Ben Goldhaber also works for a startup that's fully embraced the remote work philosophy, and he, too, sees far more plane travel in his future. "I'm pretty bullish on the idea of everybody meeting up on a regular basis, as a company spending a month in the same spot, for example. I think that would help with making sure the social ties and the culture are strong," he said.

Danahy would be willing to do the same, but he and his wife don't work for companies that are quite as eager to be remote-oriented. They are still waiting on the whims of their respective companies to basically choose for them where they are going to live — and they seem to be pretty OK with that. If they can't live in the condo in Denver, they'll make it an investment property. They're even considering buying a second property, in St. Petersburg, Florida. Sure, they'd like to live in it, but they could put that up as a rental, too.

"We're trying to buy places we can flexibly move in and out of depending on how our careers and working situation work out," he explained.

Relationships are often the determining factor. It's not just Danahy and his wife waiting on both of their respective companies to make up their minds; Goldhaber and his partner spent most of the pandemic living in San Diego (they gave up their San Francisco apartment), and whether they stay will likely depend on the policies adopted by his partner's workplace. "Now that we've moved once, do we want to start thinking about whether San Diego is definitely the spot. Or maybe be closer to family on the East Coast," he said. "I do have to say, it's going to be hard to leave no matter what."

The really young workers, like those who graduated college in May 2020, have never known anything else. Unlike their somewhat older peers, the sheen on remote work has faded faster. Ilan Bigio, a software engineer at YouTube who graduated from Brown University last May, spent a few months in Los Angeles, some time in New York, traveling across the country, sometimes crashing on friends' couches. While Google's limited flexibility with remote work is proving to be more challenging for people who really want to permanently relocate, the youngest engineers like Bigio are very ready for a social workplace again. "I definitely want to be or I definitely would have wanted to be in the office. And I still think that's true," he said. "It's been very isolating not being in the office. So I'm pretty excited for that change."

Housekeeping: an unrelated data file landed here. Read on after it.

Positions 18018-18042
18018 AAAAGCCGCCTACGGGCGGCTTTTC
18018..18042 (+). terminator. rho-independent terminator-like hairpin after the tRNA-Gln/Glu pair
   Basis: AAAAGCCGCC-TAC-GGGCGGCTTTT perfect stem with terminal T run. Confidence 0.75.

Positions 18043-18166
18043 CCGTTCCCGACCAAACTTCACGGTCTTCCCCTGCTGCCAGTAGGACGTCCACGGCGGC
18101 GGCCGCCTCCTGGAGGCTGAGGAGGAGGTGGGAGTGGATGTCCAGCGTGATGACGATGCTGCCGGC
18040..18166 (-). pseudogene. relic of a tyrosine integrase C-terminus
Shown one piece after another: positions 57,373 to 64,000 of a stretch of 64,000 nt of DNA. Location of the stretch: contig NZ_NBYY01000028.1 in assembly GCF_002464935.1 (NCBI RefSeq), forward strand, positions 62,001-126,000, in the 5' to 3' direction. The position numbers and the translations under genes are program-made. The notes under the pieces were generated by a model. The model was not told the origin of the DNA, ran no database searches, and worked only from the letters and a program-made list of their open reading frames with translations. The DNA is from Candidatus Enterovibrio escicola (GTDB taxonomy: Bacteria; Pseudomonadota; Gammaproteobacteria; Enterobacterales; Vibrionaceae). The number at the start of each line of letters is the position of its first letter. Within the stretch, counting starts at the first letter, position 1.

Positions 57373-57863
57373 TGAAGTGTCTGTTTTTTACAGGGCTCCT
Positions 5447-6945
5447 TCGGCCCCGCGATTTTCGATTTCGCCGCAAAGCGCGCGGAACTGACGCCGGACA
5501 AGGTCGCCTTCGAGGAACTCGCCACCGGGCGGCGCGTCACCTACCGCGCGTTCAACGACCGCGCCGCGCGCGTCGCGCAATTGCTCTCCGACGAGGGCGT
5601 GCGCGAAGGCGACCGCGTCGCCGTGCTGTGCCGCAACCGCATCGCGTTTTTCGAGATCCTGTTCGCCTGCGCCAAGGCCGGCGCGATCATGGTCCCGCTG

"At this point, our preferences are pretty low on the list of realities," Danahy said, referring to whether Google's requirements might end up being a burden for his wife. "We just learned that the world will intervene in a lot of ways, regardless of what our preferences are. That's what the pandemic taught us, I suppose."

Megan Rose Dickey contributed additional reporting.

Protocol | Fintech

A lawsuit tests who controls the stock market

Citadel Securities seeks to block IEX's product that limits high-frequency trading advantages.

Kenneth Griffin is the founder and chief executive officer of Citadel LLC, which argued during Monday's hearing that IEX's D-Limit order type shouldn't have been approved by the SEC.

Photo: Patrick T. Fallon/Bloomberg via Getty Images

Market maker Citadel Securities, stock exchange IEX and the Securities and Exchange Commission each gave oral arguments Monday in a legal case that could have large implications for financial markets.

Last October, Citadel Securities sued the SEC, seeking to reverse the SEC's previous decision last August to approve IEX's D-Limit order type, arguing that this order type would hurt the overall market. The case was argued before the U.S. Court of Appeals Monday.

Keep Reading Show less
Tomio Geron

Tomio Geron ( @tomiogeron) is a San Francisco-based reporter covering fintech. He was previously a reporter and editor at The Wall Street Journal, covering venture capital and startups. Before that, he worked as a staff writer at Forbes, covering social media and venture capital, and also edited the Midas List of top tech investors. He has also worked at newspapers covering crime, courts, health and other topics. He can be reached at tgeron@protocol.com or tgeron@protonmail.com.